Lily tried to make something that no-one had ever managed to make before: a drone which film your adventures while it followed you around, filming your escapades in luxurious HD, but more than that, a portable drone which you could pop in your pocket and take anywhere. (That description just for those of you that struggle with the definition of ‘portable’.)

It looked good. It looked like something I was after, and thus, following some degree of due diligence, I dived in. As did over 60,000 others, yielding more than $34,000,000 in revenue.

But despite a huge uptake, the process was fraught with problems. Reviews of the product test shots were less than complimentary, although the Lily guys always had a reason and a fix and buyers were kept well informed as to the latest developments via email. It was this excellent communication policy that kept me going, despite the delivery date being moved further and further out. Then – 18 months into a 10 month process – they decided that they couldn’t deliver to SA and the alarm bell, tired of being overused and ignored fell off the wall. I pulled the plug.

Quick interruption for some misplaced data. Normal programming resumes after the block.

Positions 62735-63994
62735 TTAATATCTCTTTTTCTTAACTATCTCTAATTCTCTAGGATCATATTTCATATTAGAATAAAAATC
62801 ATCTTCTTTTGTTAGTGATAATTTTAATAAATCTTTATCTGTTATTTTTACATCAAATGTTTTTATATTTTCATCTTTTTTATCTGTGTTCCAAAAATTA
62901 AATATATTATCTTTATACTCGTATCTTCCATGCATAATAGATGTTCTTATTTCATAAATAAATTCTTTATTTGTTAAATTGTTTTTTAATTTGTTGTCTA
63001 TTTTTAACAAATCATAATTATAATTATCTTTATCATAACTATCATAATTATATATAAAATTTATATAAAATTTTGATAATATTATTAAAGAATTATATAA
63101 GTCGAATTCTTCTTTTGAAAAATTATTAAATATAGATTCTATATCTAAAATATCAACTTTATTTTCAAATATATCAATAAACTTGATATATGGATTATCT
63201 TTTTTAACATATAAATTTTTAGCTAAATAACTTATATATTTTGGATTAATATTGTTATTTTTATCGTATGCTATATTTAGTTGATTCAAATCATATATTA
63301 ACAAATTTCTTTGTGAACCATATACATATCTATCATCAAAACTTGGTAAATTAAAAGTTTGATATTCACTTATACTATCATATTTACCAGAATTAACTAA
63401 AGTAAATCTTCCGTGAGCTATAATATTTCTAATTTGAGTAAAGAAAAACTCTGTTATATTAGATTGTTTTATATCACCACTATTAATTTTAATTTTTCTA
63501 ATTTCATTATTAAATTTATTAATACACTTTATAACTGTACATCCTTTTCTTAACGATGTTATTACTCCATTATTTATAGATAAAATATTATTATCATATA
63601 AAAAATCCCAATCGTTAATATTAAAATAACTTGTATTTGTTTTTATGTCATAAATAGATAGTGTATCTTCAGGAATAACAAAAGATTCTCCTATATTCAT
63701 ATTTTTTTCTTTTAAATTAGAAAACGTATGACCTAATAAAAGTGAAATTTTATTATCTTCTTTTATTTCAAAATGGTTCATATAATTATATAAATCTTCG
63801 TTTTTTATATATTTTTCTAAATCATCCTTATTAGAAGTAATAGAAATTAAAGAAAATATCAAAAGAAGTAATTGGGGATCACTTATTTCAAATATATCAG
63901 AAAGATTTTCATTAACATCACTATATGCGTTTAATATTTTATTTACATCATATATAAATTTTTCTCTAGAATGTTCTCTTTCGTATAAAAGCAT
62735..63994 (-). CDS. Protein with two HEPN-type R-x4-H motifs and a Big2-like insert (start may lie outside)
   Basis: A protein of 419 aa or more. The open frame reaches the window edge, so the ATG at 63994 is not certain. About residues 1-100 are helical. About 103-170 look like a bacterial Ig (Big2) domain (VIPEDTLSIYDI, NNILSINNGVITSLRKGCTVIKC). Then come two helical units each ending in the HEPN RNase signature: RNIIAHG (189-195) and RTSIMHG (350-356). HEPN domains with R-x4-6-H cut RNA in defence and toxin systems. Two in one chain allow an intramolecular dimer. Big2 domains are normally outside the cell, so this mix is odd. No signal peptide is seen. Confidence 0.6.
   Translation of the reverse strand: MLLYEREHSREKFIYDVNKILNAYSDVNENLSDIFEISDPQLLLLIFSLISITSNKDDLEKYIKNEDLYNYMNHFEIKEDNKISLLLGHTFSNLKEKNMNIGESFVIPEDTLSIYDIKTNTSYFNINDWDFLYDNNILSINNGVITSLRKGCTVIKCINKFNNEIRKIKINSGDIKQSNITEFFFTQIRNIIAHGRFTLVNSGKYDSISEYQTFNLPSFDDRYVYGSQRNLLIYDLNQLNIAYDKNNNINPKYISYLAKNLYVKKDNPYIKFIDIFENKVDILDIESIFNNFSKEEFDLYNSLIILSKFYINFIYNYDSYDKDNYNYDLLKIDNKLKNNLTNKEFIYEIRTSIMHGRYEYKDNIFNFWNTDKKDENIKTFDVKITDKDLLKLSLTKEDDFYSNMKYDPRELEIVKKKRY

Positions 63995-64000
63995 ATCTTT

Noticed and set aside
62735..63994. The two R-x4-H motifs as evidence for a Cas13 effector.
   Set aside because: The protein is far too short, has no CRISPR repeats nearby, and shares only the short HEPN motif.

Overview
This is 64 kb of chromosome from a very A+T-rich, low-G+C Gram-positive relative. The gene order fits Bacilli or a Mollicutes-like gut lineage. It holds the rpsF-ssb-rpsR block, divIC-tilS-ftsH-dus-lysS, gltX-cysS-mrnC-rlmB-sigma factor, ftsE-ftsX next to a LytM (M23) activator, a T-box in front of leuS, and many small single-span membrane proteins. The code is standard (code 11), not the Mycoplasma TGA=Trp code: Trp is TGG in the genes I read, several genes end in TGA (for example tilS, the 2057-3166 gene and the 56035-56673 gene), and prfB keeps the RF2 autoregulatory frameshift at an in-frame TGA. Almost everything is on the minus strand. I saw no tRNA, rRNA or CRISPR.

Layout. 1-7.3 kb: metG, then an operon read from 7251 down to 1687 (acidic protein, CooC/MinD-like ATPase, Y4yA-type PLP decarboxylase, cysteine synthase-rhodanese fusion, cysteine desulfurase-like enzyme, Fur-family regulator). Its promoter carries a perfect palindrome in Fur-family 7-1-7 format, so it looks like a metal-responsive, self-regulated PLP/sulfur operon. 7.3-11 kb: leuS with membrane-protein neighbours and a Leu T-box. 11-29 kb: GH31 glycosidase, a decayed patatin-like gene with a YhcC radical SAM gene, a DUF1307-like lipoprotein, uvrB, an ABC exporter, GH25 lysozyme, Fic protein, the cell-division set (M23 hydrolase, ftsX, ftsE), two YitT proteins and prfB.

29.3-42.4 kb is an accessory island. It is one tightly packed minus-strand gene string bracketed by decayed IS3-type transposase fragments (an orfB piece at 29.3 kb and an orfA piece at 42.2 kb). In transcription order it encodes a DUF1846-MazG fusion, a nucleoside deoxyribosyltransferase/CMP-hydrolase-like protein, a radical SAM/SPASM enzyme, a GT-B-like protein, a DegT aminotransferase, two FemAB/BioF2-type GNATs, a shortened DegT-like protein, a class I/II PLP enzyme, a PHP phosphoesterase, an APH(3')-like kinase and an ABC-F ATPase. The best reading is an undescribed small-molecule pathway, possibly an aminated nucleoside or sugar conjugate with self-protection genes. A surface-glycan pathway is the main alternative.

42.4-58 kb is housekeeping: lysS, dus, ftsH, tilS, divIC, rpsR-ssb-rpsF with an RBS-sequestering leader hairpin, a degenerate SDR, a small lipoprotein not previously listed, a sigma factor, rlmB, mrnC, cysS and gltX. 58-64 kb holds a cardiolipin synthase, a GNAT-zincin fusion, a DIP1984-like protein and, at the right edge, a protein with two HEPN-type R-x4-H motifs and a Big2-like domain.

I’m not surprised that they are struggling to find funding. If they were at this stage 2 years ago, there would be no issue. But things have outpaced them: the good news was that while Lily were struggling with hardware, software, camera, funding and shipping issues, other companies were moving on in the background. DJI had (finally) seen the gap in the market and moved all their existing Phantom technology into a portable drone: the Mavic Pro. Notably more expensive than Lily, but also packed with more features such as 4K video, obstacle avoidance and actually existing, mine arrived last week. Even if Lily were still going, I’d not have their drone yet. And it’s nearly 2 years on from my order.

I’m sad. Lily were trying to do a good thing, it just didn’t work out. As with any start-up, the mountains they had to climb were huge. The issues with the technology are a bit beyond me, but perhaps their biggest error was repeatedly promising too much and repeatedly having to backtrack. Another player in the market would have been great, (especially as Parrot are also struggling) but perhaps it was their idea and the interest it generated that prompted the development of the Mavic Pro. So, for that, thank you Lily.